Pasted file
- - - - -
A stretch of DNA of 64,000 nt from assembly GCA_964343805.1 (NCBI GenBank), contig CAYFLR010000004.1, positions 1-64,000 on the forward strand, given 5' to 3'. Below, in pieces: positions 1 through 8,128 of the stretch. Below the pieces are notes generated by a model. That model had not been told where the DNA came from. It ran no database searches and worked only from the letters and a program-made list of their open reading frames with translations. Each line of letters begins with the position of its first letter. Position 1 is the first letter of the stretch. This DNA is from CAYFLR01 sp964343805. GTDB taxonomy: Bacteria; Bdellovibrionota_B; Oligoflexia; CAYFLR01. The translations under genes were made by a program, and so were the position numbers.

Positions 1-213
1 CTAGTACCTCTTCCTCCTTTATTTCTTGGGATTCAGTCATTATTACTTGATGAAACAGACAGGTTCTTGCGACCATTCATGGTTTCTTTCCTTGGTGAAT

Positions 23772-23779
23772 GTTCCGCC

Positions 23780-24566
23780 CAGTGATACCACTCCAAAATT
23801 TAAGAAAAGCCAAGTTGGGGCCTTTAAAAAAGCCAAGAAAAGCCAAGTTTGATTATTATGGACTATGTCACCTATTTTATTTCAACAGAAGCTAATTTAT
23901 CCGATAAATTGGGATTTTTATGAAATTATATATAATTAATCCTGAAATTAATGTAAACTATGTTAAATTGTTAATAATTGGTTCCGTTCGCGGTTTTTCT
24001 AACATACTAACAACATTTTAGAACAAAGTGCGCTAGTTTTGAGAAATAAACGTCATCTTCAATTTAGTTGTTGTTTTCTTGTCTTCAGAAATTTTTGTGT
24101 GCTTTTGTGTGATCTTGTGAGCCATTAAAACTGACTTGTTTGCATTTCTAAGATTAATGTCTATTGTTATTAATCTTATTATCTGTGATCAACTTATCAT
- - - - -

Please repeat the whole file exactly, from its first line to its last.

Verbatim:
A stretch of DNA of 64,000 nt from assembly GCA_964343805.1 (NCBI GenBank), contig CAYFLR010000004.1, positions 1-64,000 on the forward strand, given 5' to 3'. Below, in pieces: positions 1 through 8,128 of the stretch. Below the pieces are notes generated by a model. That model had not been told where the DNA came from. It ran no database searches and worked only from the letters and a program-made list of their open reading frames with translations. Each line of letters begins with the position of its first letter. Position 1 is the first letter of the stretch. This DNA is from CAYFLR01 sp964343805. GTDB taxonomy: Bacteria; Bdellovibrionota_B; Oligoflexia; CAYFLR01. The translations under genes were made by a program, and so were the position numbers.

Positions 1-213
1 CTAGTACCTCTTCCTCCTTTATTTCTTGGGATTCAGTCATTATTACTTGATGAAACAGACAGGTTCTTGCGACCATTCATGGTTTCTTTCCTTGGTGAAT

Positions 23772-23779
23772 GTTCCGCC

Positions 23780-24566
23780 CAGTGATACCACTCCAAAATT
23801 TAAGAAAAGCCAAGTTGGGGCCTTTAAAAAAGCCAAGAAAAGCCAAGTTTGATTATTATGGACTATGTCACCTATTTTATTTCAACAGAAGCTAATTTAT
23901 CCGATAAATTGGGATTTTTATGAAATTATATATAATTAATCCTGAAATTAATGTAAACTATGTTAAATTGTTAATAATTGGTTCCGTTCGCGGTTTTTCT
24001 AACATACTAACAACATTTTAGAACAAAGTGCGCTAGTTTTGAGAAATAAACGTCATCTTCAATTTAGTTGTTGTTTTCTTGTCTTCAGAAATTTTTGTGT
24101 GCTTTTGTGTGATCTTGTGAGCCATTAAAACTGACTTGTTTGCATTTCTAAGATTAATGTCTATTGTTATTAATCTTATTATCTGTGATCAACTTATCAT